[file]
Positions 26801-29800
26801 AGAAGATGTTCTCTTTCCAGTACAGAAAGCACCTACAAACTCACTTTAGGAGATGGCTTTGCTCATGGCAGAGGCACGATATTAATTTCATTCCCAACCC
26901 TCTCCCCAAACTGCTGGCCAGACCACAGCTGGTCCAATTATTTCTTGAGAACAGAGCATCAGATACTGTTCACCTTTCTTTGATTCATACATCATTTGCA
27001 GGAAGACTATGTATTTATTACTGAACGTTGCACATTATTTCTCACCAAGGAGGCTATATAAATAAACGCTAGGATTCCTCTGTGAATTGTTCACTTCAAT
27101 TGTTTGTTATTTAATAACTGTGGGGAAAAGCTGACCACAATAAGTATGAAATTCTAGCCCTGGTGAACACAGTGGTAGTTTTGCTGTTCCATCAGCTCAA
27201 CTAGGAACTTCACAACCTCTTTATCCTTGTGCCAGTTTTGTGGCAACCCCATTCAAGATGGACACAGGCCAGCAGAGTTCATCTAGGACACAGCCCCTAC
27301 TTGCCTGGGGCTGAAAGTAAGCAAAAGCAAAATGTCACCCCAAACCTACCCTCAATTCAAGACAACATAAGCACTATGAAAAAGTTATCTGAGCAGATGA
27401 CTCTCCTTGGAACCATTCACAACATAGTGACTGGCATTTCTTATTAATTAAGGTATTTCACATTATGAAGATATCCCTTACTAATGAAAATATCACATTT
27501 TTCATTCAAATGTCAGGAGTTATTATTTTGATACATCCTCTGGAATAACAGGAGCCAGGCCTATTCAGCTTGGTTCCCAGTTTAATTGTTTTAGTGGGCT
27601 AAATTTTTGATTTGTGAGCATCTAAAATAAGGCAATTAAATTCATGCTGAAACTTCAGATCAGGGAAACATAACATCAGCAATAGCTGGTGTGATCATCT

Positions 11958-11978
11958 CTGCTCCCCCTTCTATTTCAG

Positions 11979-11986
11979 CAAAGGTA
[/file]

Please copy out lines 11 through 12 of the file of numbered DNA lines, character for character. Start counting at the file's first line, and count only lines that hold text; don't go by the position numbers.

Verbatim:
Positions 11958-11978
11958 CTGCTCCCCCTTCTATTTCAG